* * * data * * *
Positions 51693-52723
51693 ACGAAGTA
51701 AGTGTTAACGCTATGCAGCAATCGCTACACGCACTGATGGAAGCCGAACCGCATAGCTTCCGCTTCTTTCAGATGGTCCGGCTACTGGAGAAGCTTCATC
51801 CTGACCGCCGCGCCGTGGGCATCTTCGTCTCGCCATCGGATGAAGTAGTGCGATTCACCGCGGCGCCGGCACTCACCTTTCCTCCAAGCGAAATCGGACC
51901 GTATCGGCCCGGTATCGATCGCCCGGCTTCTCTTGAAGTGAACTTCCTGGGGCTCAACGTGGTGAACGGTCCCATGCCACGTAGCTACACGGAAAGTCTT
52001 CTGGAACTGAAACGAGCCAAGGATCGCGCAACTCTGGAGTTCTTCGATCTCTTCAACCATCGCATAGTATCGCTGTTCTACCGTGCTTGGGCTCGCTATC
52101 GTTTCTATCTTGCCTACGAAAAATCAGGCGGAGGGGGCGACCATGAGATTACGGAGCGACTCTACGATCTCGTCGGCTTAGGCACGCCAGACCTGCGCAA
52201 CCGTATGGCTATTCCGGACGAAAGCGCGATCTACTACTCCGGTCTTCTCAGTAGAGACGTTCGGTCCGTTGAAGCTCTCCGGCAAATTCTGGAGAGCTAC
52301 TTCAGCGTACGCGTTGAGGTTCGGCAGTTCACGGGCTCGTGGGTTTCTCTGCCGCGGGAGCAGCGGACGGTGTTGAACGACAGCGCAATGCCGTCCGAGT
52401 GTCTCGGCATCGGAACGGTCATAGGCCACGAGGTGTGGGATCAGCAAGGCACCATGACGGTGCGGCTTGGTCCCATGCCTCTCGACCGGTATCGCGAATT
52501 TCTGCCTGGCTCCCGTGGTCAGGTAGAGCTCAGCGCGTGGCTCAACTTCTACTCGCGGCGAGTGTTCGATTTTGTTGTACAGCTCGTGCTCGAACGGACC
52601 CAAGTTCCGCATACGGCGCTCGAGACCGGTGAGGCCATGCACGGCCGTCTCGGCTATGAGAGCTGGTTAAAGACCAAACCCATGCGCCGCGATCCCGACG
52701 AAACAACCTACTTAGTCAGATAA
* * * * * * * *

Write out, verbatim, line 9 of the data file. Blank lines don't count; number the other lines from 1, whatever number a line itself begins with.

52301 TTCAGCGTACGCGTTGAGGTTCGGCAGTTCACGGGCTCGTGGGTTTCTCTGCCGCGGGAGCAGCGGACGGTGTTGAACGACAGCGCAATGCCGTCCGAGT